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'World's First Christian Fan-Owned Movie Studio' Cuts In on Hollywood with Family Comedy About Bible Camp

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“Camp Hideout,” the debut film from Christian production company Called Higher Studios, premieres in theaters on Friday.

The film features several well-known actors, including Christopher Lloyd, Corbin Bleu and Amanda Leighton. It was also produced by Phillip Glasser, known for “An American Tail” and “The Illusionist.”

According to the movie’s website, it tells the story of Noah, a troubled teen who seeks refuge at what Christian Headlines describes as a Christian summer camp.

The family-friendly comedy joins a number of films that have recently broken through the darkness of dissolute Tinseltown, including “Sound of Freedom” and “Journey to Bethlehem.”

Called Higher Studios, which launched in 2019, calls itself “the world’s first Christian fan-owned movie studio.”

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“Our mission is to produce quality faith based content that spreads the gospel of Jesus Christ,” the studio’s website says. “WE CAN CHANGE THE WORLD THROUGH CONTENT but we can’t do it alone.”

In a video describing the purpose of Called Higher, CEO Jason Brown cited Christ’s command in Mark 16:15 to “go into all the world and proclaim the gospel to the whole creation.”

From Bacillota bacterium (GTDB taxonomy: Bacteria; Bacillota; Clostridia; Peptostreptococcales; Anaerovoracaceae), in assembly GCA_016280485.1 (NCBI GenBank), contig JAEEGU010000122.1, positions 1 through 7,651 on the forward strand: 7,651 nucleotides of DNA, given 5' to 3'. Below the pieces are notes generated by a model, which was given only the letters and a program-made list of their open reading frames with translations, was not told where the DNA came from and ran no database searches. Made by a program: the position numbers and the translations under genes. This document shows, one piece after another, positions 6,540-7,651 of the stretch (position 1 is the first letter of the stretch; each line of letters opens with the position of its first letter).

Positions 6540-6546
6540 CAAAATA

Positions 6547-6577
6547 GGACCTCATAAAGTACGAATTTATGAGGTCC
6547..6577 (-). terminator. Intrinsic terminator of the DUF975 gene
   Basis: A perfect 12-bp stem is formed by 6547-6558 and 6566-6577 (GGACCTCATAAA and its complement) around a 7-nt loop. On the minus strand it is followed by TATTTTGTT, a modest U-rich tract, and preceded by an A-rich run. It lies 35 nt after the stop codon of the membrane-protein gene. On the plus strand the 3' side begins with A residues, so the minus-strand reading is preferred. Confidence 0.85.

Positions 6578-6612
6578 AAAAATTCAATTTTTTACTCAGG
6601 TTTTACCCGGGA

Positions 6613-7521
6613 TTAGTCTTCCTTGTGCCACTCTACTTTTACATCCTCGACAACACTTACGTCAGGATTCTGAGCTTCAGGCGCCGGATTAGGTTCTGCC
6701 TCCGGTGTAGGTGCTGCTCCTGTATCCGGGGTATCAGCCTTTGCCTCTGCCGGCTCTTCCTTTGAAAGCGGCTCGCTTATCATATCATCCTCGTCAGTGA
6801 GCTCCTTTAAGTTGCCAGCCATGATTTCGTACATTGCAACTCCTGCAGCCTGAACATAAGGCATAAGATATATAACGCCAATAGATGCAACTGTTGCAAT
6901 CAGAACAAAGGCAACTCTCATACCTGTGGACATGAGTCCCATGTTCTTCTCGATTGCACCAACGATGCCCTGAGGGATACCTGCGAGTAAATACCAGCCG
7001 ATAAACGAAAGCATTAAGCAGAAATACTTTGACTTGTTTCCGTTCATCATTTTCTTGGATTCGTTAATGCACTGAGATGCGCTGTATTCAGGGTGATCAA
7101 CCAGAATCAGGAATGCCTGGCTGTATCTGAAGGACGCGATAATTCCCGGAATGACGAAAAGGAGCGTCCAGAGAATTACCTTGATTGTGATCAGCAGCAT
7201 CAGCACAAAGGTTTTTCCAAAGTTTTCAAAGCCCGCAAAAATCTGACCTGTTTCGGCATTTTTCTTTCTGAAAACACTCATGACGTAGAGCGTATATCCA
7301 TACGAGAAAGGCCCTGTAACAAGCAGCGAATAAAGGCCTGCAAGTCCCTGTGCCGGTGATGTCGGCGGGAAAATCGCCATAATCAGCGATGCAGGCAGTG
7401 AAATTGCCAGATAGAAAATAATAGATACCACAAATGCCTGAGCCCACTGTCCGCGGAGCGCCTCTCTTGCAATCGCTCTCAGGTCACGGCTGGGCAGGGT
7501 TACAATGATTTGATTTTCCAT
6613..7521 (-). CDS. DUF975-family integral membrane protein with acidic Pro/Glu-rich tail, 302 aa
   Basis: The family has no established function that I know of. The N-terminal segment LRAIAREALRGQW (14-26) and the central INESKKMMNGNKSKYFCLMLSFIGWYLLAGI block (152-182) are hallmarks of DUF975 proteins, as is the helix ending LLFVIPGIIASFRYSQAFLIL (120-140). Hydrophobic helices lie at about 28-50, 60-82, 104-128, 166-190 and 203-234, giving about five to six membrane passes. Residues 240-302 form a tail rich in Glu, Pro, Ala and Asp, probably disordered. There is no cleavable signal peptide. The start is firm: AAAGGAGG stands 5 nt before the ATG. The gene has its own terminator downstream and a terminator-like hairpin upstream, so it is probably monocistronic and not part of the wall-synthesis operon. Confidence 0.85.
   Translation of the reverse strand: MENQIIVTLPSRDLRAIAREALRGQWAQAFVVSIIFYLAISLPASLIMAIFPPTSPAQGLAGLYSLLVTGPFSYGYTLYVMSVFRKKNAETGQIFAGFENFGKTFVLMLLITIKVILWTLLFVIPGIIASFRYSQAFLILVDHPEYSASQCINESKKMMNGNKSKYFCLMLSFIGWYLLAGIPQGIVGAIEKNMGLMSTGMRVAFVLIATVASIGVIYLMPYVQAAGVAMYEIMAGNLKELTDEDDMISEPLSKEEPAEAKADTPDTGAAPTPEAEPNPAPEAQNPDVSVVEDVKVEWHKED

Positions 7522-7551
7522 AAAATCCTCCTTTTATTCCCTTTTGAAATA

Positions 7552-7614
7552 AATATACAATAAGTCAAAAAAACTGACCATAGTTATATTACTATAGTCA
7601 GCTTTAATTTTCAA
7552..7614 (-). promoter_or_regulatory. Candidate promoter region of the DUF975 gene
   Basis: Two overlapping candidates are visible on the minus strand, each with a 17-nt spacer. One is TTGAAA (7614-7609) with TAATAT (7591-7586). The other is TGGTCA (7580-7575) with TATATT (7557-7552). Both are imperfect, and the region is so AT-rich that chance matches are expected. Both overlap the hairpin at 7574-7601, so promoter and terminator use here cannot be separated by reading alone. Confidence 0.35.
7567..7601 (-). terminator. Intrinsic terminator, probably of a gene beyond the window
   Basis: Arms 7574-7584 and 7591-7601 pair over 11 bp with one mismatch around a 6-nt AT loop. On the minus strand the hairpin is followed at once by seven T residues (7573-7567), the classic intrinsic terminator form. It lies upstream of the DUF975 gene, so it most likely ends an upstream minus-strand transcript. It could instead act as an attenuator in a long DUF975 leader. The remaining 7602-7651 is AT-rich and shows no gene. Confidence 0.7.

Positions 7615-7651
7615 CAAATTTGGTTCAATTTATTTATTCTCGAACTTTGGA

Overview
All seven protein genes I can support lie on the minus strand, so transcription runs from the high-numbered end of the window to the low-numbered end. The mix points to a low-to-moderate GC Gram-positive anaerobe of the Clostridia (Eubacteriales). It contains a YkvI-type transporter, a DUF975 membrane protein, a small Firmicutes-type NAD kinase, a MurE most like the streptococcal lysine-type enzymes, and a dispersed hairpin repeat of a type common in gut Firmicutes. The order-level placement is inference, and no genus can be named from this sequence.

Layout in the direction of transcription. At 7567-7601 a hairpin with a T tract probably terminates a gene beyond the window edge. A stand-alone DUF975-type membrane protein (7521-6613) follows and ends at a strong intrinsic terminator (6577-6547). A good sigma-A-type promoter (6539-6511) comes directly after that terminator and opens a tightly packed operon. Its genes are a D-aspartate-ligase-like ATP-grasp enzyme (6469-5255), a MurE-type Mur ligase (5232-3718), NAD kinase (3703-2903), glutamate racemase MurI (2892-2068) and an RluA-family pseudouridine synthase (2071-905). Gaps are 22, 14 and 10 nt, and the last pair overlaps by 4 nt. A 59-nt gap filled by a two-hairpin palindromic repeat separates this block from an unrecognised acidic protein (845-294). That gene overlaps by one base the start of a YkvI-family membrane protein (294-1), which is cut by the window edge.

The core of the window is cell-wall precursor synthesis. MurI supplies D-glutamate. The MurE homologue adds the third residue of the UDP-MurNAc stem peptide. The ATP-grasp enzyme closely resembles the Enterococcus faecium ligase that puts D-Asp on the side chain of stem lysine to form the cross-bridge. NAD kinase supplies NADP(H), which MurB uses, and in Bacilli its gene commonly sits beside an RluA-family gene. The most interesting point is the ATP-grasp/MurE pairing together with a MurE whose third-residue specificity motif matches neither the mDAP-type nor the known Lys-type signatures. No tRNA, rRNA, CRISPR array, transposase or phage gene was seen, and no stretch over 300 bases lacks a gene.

Called Higher uses a crowdfunding model similar to Angel Studios’, according to Relevant magazine, and has received financial support from thousands who share its vision.

Brown explained to Christian Headlines how “Camp Hideout” was able to attract such big-name actors.

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“Christopher Lloyd thought it was a great script, and wanted to be a part of it and played such a great character. Corbin did, too, as well as Amanda Leighton,” he said.

“I think it’s a testament to the script and the storytelling that those actors wanted to be a part of it.”

While filming did face disruptions during the COVID-19 pandemic, things resumed smoothly.

“I always joke and say we had a three-year plan and COVID hit and we just had to hit pause,” Brown said.

“So we basically paused life for a year and then kind of got back on track. Movies inherently take a long time to put together. … But this one worked out really well.”

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This article appeared originally on The Western Journal.

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